However, since reliability tends to be higher for longer tests and the split-half reliability only represents the reliability for fifty percent of the test, the Spearman-Brown formula must be incorporated to produce accurate results. The Kuder-Richardson #20 is a more advanced and complex version of the split half method to assessing reliability as the results provided are not dependent upon the ordering of the questions. Therefore, the resulting coefficient is certain to be impartial to the manner in which the test was divided.
Another method used to assess internal consistency is known as Cronbach’s alpha which is similar to the Kuder-Richardson 20 approach, except it allows researchers to test using instruments make up of items that can be scores with three or more possible values. The alpha approach is commonly used regarding a multiple choice exam or surveys where the answers vary from strongly disagree to strongly agree. The interrater reliability is another approach used to measure consistency in which raters evaluate a set of items, applicants, or pictures.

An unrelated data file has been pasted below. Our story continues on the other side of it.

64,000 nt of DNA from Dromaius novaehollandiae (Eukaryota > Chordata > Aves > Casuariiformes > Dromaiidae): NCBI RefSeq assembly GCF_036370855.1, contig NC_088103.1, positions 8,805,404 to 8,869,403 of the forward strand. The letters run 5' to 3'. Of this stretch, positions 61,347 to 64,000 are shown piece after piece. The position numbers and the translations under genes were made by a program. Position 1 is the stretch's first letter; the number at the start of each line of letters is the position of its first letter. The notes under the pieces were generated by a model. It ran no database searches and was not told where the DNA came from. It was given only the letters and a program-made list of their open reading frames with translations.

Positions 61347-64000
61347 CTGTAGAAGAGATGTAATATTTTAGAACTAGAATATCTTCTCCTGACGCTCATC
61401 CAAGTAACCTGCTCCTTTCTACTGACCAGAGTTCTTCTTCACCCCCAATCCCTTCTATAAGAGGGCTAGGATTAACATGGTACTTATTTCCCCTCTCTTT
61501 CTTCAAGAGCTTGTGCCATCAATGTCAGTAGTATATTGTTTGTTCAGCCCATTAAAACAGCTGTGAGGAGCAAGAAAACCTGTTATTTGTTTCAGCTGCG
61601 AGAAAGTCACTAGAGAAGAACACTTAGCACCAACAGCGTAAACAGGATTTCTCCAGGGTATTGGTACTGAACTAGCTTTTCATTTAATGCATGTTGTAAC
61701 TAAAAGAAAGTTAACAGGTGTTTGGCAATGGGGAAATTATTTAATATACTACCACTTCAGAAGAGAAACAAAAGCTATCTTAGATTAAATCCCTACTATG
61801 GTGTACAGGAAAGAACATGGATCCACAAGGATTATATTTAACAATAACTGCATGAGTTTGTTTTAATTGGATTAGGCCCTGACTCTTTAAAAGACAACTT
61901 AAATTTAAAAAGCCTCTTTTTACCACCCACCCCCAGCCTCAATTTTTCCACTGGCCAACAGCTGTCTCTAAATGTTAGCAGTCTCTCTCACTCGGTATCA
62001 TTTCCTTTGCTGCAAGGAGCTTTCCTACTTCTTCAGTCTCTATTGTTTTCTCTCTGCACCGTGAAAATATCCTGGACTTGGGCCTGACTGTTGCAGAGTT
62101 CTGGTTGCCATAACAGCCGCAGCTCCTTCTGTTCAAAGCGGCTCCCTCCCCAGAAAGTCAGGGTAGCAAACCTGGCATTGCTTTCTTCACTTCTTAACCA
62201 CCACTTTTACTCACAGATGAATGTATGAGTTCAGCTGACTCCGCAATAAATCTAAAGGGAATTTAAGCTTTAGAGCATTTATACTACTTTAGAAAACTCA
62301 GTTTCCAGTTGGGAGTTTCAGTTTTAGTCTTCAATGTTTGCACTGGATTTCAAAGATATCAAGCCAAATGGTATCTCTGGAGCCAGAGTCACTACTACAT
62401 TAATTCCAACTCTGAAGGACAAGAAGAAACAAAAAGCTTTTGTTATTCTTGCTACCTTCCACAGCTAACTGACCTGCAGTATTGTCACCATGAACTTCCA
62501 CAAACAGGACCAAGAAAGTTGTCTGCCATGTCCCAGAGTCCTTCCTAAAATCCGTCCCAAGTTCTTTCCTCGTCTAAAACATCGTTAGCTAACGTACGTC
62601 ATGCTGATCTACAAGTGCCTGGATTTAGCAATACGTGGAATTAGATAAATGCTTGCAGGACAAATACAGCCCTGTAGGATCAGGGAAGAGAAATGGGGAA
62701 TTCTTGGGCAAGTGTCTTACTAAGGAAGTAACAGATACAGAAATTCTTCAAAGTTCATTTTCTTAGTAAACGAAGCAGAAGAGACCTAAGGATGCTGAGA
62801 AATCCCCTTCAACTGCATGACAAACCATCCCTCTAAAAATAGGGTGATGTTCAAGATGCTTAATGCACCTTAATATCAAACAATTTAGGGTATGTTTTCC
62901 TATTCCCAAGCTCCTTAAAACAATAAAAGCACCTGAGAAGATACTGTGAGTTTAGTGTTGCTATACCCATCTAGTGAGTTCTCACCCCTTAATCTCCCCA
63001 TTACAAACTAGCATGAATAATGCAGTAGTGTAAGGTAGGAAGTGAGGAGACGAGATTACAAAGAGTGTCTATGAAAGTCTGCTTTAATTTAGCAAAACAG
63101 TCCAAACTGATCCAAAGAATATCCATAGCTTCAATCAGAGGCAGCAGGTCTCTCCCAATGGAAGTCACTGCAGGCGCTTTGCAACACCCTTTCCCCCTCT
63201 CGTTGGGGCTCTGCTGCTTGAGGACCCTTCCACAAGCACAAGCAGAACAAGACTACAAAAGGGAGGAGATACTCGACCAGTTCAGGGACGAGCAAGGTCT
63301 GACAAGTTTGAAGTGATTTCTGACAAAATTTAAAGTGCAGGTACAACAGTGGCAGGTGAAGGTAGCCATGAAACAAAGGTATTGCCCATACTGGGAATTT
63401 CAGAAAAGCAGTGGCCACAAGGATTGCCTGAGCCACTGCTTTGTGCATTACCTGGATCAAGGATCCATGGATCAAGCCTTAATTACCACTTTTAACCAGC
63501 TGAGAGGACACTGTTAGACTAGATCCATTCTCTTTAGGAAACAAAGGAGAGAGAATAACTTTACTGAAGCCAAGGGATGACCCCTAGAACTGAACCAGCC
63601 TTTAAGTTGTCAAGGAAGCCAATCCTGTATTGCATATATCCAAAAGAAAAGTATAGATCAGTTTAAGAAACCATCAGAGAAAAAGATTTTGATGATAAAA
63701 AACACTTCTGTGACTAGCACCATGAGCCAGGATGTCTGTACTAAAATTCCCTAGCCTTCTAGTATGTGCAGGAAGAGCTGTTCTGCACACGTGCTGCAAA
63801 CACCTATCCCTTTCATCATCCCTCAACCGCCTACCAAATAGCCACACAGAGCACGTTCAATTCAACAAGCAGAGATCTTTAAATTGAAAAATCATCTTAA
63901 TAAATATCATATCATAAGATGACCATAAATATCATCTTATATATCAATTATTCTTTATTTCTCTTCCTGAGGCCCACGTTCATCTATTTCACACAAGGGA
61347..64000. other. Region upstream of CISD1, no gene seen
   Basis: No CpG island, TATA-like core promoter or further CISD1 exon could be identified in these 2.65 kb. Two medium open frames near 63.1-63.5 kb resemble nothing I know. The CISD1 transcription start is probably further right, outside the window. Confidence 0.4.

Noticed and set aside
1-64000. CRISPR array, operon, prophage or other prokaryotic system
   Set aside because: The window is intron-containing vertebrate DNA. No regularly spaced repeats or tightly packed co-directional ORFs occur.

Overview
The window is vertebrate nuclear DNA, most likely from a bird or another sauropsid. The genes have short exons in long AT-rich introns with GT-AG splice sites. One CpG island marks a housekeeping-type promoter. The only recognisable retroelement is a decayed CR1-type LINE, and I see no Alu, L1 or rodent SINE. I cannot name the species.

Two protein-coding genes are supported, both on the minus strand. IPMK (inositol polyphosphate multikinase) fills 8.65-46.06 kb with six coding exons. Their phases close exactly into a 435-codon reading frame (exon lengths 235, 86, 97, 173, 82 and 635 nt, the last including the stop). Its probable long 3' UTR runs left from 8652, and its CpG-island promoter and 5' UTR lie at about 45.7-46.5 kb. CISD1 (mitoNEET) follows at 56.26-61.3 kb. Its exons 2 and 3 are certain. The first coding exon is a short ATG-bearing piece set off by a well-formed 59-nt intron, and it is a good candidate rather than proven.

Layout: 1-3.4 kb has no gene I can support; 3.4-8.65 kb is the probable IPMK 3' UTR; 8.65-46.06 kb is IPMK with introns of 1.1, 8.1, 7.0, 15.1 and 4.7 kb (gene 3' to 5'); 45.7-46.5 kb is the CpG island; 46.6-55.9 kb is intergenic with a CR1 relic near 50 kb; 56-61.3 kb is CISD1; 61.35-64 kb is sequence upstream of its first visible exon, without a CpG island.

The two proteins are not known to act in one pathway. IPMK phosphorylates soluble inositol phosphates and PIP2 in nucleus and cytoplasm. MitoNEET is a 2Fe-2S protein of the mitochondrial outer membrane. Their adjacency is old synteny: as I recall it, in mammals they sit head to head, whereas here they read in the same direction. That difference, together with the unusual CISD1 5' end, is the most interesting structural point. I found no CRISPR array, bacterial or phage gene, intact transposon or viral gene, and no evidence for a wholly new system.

This method is commonly used in the Olympics, where judges rate the performances of athletes, such as gymnasts or ice-skaters. The percent-agreement measure is the simplest form of interrater reliability. Using this technique, researchers calculate the percent of the occurrences where raters agree in the ratings. One disadvantage to measuring using this system is that there is a possibility that the raters chose the same ratings by chance. Therefore, as with any measuring reliability for any data, it is vital for researchers to evaluate the different approaches available and to consider the positive and negative aspects for using each one.